Millions of people will be gathering today all over the world to explain why action on climate change is needed urgently. Amongst them, Jeffery Archer, ex-MP turned novelist, stands out as one of the more authoritative witnesses to planetary vandalism. We caught up with him as he prepared to walk in New York.
LFG: What is your greatest fear if we don’t act now to mitigate climate change?
JA: There is a serious risk that we will allow our emissions to continue to soar for years to come, thereby blowing through far too much of our 2° “carbon budget” and putting ourselves in an impossible position later in the century.
LFG: So, you’ve made it to New York to march – what can the rest of people do?
JA: Inform yourselves, and understand the fact that actually, even though we’re up against huge difficulties, because fossil fuels are a very, very difficult thing to give up, we now understand that we cannot afford to use them any more – it’s as simple as that.
LFG: And what can governments do?
JA: To have even a 50/50 chance of hitting the 2° target (which many scientists warn already involves facing an array of hugely damaging climate impacts), the industrialised countries need to start cutting their greenhouse-gas emissions by something like 10 per cent a year – and they need to start right now. Only an enlightened despot can push through the measures needed to navigate the 21st century safely.
The problem isn’t just governance. Conventional economics overlooks what happens at the end of the century, or assumes future generations will be richer, so we needn’t make sacrifices on their behalf. But can we be sure growth will continue? Shouldn’t we worry about “worst case” climate scenarios? The despot would willingly pay a higher insurance premium to guard against future catastrophes; he or she would generate a vast “sovereign wealth fund” to finance infrastructure and research and development at low interest rates.
LFG: You’re now on book four of your ‘Clifton’ series of novels. Has it been daunting writing such a sweeping, historical saga?
JA: It has. Even though I planned The Clifton Chronicles to be a five-book family saga that would span a century, from 1920 to 2020, I had no idea what a daunting task I was taking on.
When I sat down to write the opening paragraph of volume one, Only Time Will Tell, I knew little more than the tale would follow the life of Harry Clifton, a lad born to a family of dockers in the back streets of Bristol, who would, at the age of seven, discover he had a remarkable talent that would change his whole life.
By the end of the first book, in 1938, Harry would have won a place at Oxford, but then he has to decide if he should continue his studies, or sign up to fight in World War II.
When I handed the finished manuscript in to the publisher nine months later, the first question they asked me was, ‘What’s going to happen to Harry in volume two?’ to which I had to reply, ‘I have absolutely no idea, but I’m praying that I will have come up with something by this time next year.’
In fact, on my recent world tour to India, Hong Kong, Australia, New Zealand and Singapore to promote Only Time Will Tell, an Australian lady in Sydney asked me if I’d already written all five books. I wish.
A popular question I get asked is, ‘Tell me about the writing process.’ I respond by admitting, ‘I fear there are no short cuts to writing a 100,000-word novel.’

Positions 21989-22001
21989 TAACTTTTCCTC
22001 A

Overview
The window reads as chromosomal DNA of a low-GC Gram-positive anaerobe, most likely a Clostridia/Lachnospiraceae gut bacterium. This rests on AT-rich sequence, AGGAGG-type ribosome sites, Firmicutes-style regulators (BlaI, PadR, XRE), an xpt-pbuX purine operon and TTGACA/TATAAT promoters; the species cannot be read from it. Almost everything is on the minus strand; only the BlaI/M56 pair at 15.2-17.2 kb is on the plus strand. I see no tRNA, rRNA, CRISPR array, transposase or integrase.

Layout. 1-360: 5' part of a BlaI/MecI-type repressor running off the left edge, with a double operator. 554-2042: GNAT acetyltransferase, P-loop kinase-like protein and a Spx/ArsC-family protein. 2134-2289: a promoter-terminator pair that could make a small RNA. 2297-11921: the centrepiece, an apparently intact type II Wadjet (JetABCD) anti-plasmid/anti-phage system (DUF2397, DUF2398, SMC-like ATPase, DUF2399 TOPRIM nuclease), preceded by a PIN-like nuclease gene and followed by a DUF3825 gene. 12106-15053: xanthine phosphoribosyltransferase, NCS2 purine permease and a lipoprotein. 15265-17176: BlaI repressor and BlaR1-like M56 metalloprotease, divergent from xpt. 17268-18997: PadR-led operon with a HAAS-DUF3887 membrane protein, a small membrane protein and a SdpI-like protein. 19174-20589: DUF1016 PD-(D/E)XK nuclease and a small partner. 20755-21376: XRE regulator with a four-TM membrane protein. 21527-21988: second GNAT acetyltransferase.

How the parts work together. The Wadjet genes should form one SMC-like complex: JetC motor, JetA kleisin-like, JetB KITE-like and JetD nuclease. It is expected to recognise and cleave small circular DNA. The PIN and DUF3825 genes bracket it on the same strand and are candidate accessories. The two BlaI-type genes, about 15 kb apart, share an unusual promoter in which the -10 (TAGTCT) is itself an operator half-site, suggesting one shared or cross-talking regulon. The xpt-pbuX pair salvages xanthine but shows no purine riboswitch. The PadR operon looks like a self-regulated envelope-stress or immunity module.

I follow a ruthless and disciplined routine, otherwise nothing would ever get done. I rise around 5.30am, and start work at 6am. I write four two-hour sessions a day: 6-8, 10-12, 2-4, 6-8. Even the breaks are well organised – long walks and light meals during the day, and a DVD I’ve been saving, sometimes for months, during the evening (maybe 36 episodes of The West Wing, or 12 episodes of Mad Men).
The first draft of a novel usually takes around 50 days (400 hours). I then have a break for about a month, when I rejoin the real world; regular visits to the theatre, art galleries, charity auctions, cricket and rugby (according to the season), and of course just reading and catching up with friends.
Four weeks later, I begin the whole process again, and nine months later, I will have done about 14 drafts (1,000 hours) and then hand over to my publisher what will be a 400-page book. Yes, almost two-and-a-half hours a page. And to make matters more difficult for myself, I write every word by hand, because I can’t type and don’t own a laptop.
The reason readers ask me this question more than any other is because the person asking often wants to write a book, and even more – though they would never admit it – wants their book to be a number one bestseller. They’ve read novels by Dan Brown, James Patterson and Stephenie Meyer, and say, why not me? And why not indeed? But should you decide to go down that road, beware, because there’s a great deal of difference between being a writer and a storyteller.
A writer is someone who is well educated, well read, and has a good command of language, whereas being able to tell a story is a God-given gift. When you combine both writer and storyteller, something that is extraordinarily rare, you get a Charles Dickens, Jane Austen or Thomas Hardy; three authors you may have read and enjoyed, or at least seen on television or in the cinema. But how many of you have read Patrick White, Nadine Gordimer or Doris Lessing? And they have all won the Nobel Prize for Literature.
So first you have to decide, are you a writer or a storyteller? If you’re a storyteller, it doesn’t matter if you’re male or female, black or white, short or tall, or even what job you did before you decided to write that bestselling book.
LFG: Will climate change perhaps feature in any future instalments of the Clifton Chronicles?
JA: Yes, I think it probably will.